The Wonder Women festival kicked off last night at their launch What IS She Wearing, an event by Instigate Arts which explored the link between fashion and protest. Highlighting the theme of fashion and beauty and how women are defined by their looks and what they wear.
“HairStories” was an exhibit based on the feminist term “HerStories”. As part of Digital Women’s Archive North, an arts and heritage enterprise, the exhibition was all about opening up women’s narratives and stories through their hair.
At the stand they were taking polaroids of different women’s hair and getting them to write on a label their hair story. It was a really beautiful thing to do, I read many stories about women who had felt trapped by their hair and would hide behind it until the day they found the courage to chop it all off resulting in them finally feeling free.
Women are so defined by their looks, in particular their hair. It isn’t seen as feminine to have short hair and the “HairStories” exhibition fought against gender stereotypes.
Jennifer Reid gave a superb performance of “Broadside Balladress”, she explored how long women have been criticised for their appearance through song.
Using spoken word poetry she portrayed the darker side of the fashion industry and it’s roots that formed in the mid 1700s. It was an expressive performance with a strong message at the core, she emphasised her strength in terms of wearing whatever she wanted to wear.
Displayed upstairs was an piece of art channeling women’s body shame by Harriet Williamson, inside the open wardrobe were a collection of clothes which had notes hand stitched onto them of statements from women who have been victim to slut shaming, eating disorders and personality disorders.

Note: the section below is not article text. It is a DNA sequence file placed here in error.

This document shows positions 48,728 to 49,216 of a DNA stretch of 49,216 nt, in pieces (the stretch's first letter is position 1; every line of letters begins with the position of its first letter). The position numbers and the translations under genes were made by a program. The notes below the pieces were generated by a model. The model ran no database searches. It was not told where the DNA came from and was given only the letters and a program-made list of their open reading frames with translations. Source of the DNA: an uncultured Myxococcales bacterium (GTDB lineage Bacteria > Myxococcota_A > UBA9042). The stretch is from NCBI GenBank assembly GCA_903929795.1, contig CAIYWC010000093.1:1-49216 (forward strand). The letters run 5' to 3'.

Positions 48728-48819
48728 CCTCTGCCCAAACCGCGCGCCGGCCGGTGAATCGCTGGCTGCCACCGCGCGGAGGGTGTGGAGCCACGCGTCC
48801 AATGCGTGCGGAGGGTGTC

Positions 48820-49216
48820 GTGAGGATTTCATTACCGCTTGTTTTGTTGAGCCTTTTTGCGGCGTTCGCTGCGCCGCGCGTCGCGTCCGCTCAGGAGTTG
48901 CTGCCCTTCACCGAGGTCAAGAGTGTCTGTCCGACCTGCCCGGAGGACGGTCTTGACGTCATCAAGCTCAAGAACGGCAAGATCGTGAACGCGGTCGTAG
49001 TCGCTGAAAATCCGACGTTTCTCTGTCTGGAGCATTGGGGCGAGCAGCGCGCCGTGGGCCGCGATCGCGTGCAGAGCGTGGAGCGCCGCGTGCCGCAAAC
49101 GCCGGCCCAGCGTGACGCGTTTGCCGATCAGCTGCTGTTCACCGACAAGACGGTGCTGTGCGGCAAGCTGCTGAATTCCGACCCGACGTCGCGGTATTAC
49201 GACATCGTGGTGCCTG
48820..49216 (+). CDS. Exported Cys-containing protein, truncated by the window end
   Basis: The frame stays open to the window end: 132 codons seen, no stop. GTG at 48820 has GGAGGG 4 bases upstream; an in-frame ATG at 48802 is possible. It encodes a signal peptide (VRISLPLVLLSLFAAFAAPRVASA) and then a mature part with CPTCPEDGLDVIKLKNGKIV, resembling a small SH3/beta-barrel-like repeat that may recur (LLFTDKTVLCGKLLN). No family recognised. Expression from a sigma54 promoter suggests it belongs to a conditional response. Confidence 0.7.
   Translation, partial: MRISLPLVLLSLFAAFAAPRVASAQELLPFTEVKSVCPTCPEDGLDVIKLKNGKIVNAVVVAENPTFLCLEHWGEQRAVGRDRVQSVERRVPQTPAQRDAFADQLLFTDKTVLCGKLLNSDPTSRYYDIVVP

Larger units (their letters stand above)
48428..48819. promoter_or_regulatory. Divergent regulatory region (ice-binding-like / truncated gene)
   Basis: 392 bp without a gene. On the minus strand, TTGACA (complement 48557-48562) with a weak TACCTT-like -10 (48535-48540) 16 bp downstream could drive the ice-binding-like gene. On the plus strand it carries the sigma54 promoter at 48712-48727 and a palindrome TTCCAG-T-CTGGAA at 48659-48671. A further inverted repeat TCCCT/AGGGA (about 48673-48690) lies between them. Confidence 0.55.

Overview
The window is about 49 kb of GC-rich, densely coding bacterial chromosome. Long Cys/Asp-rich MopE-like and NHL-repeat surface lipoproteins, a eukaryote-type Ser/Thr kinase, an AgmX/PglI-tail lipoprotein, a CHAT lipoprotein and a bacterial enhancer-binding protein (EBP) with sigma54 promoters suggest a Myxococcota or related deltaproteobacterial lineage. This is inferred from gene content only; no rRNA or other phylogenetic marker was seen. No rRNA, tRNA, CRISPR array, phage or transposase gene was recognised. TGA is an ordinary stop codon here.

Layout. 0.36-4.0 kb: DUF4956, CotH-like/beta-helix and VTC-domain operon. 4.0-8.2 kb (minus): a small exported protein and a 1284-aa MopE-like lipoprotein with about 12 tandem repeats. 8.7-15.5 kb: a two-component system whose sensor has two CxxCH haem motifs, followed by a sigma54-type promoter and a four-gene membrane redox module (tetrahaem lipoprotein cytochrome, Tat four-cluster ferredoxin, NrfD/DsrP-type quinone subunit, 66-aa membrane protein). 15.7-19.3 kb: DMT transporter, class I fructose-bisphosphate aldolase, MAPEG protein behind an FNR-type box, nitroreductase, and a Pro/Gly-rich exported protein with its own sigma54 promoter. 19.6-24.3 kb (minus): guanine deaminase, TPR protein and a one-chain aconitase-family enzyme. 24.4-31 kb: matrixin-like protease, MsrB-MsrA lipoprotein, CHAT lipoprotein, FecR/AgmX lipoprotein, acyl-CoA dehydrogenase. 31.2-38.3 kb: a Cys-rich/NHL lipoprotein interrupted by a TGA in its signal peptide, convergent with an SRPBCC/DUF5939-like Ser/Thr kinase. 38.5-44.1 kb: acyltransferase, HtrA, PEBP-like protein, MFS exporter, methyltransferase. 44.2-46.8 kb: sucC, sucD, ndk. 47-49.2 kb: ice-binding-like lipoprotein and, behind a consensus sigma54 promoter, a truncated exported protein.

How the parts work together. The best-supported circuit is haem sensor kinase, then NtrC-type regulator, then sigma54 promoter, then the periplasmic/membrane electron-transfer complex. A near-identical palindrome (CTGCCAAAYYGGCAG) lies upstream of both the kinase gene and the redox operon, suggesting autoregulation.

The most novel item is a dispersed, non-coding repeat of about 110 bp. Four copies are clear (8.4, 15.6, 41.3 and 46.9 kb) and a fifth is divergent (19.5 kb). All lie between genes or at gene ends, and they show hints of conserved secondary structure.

There was a stunning and thought provoking performance titled Through Our Lives In These Threads from Stirred Poetry Feminist Collective, whom in amoungst a bundle of clothes, pulled out items to tell the stories of women who endured discrimination because of the clothes they were wearing. There were a mixture of clothes that were worn in moments of happiness and sadness.
The collection of poetry is inspiring, empowering and brave as they rip apart heteronormative patriarchal rules. They can wear clothes that make them feel comfortable or make them feel beautiful and they fight against the expectations forced upon women in terms of how they dress.
The most shocking and controversial performance came from Louise Woodcock, a performance interview with “Trish Dee” an ex glamour model, mother and business woman. This performance revealed the raw truths, it was an innovative performance which conveyed stark revelations about the glamour model industry and the lengths women have to go to in order to reach the top.
**A full listing of Wonder Women events can be found on the website here**